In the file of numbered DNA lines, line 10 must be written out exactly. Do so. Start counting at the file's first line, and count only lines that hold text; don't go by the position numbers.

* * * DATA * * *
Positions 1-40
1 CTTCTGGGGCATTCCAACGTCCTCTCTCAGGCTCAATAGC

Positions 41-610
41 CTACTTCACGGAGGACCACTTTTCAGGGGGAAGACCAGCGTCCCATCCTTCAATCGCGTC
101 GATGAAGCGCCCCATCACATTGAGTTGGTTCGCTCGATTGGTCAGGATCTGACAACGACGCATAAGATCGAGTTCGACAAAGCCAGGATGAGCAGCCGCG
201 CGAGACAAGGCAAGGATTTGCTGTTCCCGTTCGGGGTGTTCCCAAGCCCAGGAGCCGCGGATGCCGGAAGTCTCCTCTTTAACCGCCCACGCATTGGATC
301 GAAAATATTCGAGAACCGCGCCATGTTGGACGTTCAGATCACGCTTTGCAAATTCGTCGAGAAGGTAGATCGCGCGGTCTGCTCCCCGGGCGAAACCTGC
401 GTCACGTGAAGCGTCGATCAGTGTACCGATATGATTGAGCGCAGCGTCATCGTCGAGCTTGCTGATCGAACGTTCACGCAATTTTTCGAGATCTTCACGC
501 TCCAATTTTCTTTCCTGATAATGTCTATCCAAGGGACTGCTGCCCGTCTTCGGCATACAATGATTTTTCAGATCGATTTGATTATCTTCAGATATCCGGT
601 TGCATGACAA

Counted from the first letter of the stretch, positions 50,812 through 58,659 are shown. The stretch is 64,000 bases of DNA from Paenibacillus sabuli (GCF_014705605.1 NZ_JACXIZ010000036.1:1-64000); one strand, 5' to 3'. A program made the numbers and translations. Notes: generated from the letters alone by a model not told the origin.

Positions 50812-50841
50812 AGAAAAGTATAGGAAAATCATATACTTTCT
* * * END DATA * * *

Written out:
601 TGCATGACAA